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      Posting these cat-cartoons-without-the-cartoon was a long journey that I don’t know if I’ll repeat soon again. A daily blog is tough … even when you have your material handed to you! But, I couldn’t have done it without the artwork … Continue reading →
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On fear and other uncomfortable emotions

Posted by joeabbott on March 3, 2012

Meet Spencer: a cat we rescued from a shelter over ten years ago. He’s probably been our overall best cat, and continues to be, but he’s very sick.

A long while back, maybe three years ago, he had an episode of jaundice in which his gums, the whites of his eyes, and his skin turned yellow. It was caused by something with his pancreas and is typically fatal; so much so, there’s a saying that goes, “a yellow cat is a dead cat”. Not the catchy sort of thing you’d hear at a ballpark, but something said in the veterinary circles.

Anyhow, with a lot of care and medicines, he pulled through. Our lucky little tabby. Since then, we’ve had him on a cocktail of medicines to keep his condition in check. In spite of that, he’s had a few episodes but we’ve nursed him back each time. He can’t cough up a hairball without being “on watch” from us for the following 48-hours and getting a vet visit if he shows any signs of problem.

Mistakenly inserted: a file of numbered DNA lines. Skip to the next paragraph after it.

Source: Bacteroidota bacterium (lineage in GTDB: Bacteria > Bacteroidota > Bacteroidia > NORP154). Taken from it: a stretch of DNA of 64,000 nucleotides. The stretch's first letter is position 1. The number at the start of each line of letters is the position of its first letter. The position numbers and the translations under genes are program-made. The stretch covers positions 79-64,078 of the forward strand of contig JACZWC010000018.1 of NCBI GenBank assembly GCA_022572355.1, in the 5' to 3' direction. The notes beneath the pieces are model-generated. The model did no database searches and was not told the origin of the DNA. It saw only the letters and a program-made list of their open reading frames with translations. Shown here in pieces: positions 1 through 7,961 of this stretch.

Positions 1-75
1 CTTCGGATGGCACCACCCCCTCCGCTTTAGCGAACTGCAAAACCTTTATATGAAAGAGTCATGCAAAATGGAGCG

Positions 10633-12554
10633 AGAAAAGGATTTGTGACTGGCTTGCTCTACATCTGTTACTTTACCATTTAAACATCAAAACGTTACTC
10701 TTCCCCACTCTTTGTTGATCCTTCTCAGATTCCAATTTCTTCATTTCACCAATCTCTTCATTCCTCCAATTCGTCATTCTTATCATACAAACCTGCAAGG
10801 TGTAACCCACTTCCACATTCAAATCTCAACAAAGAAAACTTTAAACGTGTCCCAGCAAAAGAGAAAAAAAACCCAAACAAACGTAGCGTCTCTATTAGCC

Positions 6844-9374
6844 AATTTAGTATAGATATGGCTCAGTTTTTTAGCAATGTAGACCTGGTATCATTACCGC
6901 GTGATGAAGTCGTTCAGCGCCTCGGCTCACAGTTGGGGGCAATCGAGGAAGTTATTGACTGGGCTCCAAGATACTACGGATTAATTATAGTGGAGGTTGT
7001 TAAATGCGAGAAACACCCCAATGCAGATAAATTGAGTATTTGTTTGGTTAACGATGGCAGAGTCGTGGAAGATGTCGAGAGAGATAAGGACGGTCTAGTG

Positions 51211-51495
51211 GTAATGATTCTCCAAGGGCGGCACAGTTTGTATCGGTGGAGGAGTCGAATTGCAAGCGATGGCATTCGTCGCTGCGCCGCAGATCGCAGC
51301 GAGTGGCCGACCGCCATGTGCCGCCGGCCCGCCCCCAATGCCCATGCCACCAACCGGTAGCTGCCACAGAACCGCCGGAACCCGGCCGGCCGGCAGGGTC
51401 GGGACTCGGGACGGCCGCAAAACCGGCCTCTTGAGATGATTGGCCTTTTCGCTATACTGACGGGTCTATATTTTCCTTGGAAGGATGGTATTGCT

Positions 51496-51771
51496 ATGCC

Yup, a lot of work and care and cost, but worth every effort and emotion and penny.

But, he’s been having another bout and this time we’re not finding the things he needs to beat it. Not yet as we’re certainly not giving up. While he has us in his corner providing him the necessary antibiotics, anti-inflammatory meds, spoon or syringe feedings, and fluids, we has something even better: a vet who cares.

We met Dr. Wilford years ago after our first cat, Trooper, passed on. We were unsatisfied with the care Trooper had received at the vet we’d been going to (while having Trooper in for a biopsy on a mass they’d missed during previous check-ups, the young, male tattooed tech said something like, “I don’t like cats; I like dogs. Want to see a picture of my pit bull?”), so we started looking around. We found a clinic that specialized in geriatric cats and after seeing three or four of the vets there, saw Dr. Wilford.

I can’t recall if it was “love at first visit”, but she won us over big time. I loved that we’d ask her questions and she’d actually work off the clock to get answers for. She’d say things like, “a journal I was peer reviewing mentioned something that reminds me of this; I’ll look into it and contact some other doctors to see what they think.” And far from just asking others, she was one of the first to warn us away from cat foods that had problems for which the foods were later recalled.

Dr. Wilford isn’t pushy, doesn’t impose her values on you but definitely lets you know your options. When she goes on vacations we’re nervous until she returns. One time she was away and a problem with Spencer came up in which the other doctors were starting to counsel us through “letting go”. She got back and Spencer got better. This pattern isn’t lost on us. Ultimately, however, it comes down to the fact that she really, honestly cares about both our pets and us.